Types of Japanese Warriors

History outlines that ancient Japanese warriors were a sight to behold especially with their colorfulness and diverse history. Even so, what particularly sets them apart is their unique set of fighting styles, honor, and classes offered by the Japanese warriors. So who are the types of Japanese warriors beyond the popular Samurai?

1. Ashigaru

These were Japanese samurai foot soldiers who operated since 300’s. The Ashigaru were introduced during the constant feudal Japan wars since there was no national army then and the Samurai were not plenty in number to win wars.

Ashigaru started out as hired soldiers boasting limited skills and lacking war training. They offered more numbers to the army during conflicts such as the Mongol Invasion. Despite not being as skilled as the Samurai, the Ashigaru were however armed with an assortment of weapons and armor and an important necessity.

2. Samurai

They are by far the most well-known and prominent Japanese class of warriors and went through a series of revolutions over time. The first Samurai fought in feudal wars or subsequently worked as tax collector bodyguards. The Samurai later evolved into a more value-based group of soldiers operating under their own set of codes and ethics. The Samurai weaponry and armor improved with time transforming them to the now famous figures we know them as today.

3. Wokou

Wokou is a term meaning ‘Japanese Pirates’ and true to its meaning. The Wokou were coastline raiding Japanese pirates who operated during the 13th century. According to ancient records, Wokou were not independent pirates and operated under the command of coastal region feudal lords who used them in fulfilling their secret ventures. The Wokou were known to carefully plan and execute raids from small islands off the mainland of Japan and the coastlines on trading vessels. They also went after nations such as Korea and China with the sole aim of looting as instructed by their lords.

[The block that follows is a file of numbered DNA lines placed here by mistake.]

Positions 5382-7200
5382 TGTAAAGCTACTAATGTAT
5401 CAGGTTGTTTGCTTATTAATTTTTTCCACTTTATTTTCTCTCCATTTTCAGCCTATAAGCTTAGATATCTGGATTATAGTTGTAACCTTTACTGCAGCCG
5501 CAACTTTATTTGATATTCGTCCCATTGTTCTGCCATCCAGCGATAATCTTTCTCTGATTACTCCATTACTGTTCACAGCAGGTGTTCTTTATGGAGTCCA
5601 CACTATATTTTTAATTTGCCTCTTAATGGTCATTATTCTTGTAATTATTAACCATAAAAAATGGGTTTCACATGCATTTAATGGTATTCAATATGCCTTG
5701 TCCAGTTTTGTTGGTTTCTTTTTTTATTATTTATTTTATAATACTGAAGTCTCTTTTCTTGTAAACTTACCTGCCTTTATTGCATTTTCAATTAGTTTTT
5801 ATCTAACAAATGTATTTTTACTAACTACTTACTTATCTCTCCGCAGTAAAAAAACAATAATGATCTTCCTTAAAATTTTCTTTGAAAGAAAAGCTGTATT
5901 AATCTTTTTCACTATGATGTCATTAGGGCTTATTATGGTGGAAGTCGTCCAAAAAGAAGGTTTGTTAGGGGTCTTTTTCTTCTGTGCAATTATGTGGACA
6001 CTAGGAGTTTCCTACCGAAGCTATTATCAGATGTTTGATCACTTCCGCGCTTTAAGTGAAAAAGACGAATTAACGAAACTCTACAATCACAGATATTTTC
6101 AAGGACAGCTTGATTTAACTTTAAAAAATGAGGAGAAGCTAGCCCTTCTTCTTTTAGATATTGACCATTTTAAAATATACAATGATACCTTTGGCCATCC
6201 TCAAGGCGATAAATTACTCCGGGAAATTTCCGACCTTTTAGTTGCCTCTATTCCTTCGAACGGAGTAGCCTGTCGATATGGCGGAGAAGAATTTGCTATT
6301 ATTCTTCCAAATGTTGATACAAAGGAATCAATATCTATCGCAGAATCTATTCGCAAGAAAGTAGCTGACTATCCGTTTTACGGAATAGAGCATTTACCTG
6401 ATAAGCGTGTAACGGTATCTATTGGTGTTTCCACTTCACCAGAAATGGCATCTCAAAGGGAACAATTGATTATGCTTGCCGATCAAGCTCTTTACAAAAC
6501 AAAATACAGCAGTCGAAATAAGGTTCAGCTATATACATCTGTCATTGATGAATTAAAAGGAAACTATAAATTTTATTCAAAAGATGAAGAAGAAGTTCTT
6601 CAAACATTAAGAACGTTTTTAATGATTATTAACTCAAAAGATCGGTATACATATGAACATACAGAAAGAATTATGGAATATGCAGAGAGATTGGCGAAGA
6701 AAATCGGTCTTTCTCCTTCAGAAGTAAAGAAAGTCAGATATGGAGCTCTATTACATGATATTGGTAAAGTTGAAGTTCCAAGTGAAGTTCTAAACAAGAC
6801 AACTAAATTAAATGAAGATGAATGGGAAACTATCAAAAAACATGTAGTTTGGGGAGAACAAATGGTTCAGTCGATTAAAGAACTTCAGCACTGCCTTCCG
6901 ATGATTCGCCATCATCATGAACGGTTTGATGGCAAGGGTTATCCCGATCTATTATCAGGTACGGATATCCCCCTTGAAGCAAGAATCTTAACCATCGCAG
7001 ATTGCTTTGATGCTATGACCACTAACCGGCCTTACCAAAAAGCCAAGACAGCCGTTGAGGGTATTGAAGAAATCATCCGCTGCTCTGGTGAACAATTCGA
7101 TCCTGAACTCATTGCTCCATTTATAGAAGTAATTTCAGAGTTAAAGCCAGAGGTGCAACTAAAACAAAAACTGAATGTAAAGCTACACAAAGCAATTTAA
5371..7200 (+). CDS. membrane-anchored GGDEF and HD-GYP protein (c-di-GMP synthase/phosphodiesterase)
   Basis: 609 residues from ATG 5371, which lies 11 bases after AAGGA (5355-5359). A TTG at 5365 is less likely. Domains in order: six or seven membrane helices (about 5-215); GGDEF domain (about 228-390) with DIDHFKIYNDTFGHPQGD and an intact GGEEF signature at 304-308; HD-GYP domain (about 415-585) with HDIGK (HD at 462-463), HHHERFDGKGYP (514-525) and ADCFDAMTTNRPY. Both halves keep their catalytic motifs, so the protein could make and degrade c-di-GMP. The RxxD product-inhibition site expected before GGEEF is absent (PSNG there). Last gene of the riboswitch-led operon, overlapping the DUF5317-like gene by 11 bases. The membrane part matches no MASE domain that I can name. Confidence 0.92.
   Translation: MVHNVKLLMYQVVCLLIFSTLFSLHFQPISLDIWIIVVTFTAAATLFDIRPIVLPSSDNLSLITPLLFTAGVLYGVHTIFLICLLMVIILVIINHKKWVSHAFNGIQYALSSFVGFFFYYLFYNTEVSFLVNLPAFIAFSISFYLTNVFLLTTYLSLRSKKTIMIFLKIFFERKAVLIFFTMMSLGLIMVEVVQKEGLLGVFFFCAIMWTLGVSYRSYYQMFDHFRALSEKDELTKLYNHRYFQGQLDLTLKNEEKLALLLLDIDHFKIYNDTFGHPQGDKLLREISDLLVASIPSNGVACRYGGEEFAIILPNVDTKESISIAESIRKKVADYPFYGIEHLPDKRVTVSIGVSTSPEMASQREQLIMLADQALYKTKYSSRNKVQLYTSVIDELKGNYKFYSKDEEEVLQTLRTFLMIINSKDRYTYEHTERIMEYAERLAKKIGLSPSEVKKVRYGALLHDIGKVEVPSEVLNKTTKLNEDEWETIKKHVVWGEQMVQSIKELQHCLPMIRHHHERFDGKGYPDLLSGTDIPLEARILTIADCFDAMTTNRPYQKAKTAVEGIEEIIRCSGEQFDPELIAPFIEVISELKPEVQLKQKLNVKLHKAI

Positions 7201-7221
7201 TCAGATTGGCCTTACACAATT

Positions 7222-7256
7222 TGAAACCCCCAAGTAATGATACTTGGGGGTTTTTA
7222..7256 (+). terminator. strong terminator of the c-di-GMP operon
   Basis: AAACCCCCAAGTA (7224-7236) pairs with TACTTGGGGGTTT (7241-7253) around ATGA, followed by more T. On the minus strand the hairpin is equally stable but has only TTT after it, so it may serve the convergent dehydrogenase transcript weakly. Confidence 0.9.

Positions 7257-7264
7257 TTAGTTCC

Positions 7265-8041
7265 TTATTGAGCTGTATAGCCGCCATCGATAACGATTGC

4. Sohei

These are the Buddhist warrior monks who operated during feudal Japan. History outlines that the Sohei were constantly embroiled in numerous wars, fighting in defence, and offering advice. Sohei would offer teachings in various training temples and brotherhood monasteries passing both their weapon and fighting skills to their recruits.

The Sohei armored themselves like Samurais and fought similarly. However, the main difference would be that unlike the Samurai, the Sohei used the naginata, which allowed them to easily attack and disarm horse riders.

5. Yamabushi

These are distinct mountain hermits who adhere to a strict code of ethics that forbids them from engaging in worldly pleasures according to the exclusive Shugendo traditions and lifestyle. Yamabushi means mountain warriors as derived from the words ‘Yama’ which refers to ‘Mountain’ and ‘Bushi.’ These warriors were believed to boast special supernatural powers that led them to be considered as both mystical and spiritual. Besides their intrigue, the Yamabushi were effectively skilled in combat,were skilled in Martial arts, and brought with them armory and swords.

In Conclusion

It is evident that all types of Japanese warriors were a formidable fighting force. This is a characteristic that was primarily due to the expertise in sword use. If you would like to purchase your own Japanese sword after learning about the warriors of Japan, our team here at Swords at Northshire can help determine the right choice for you.

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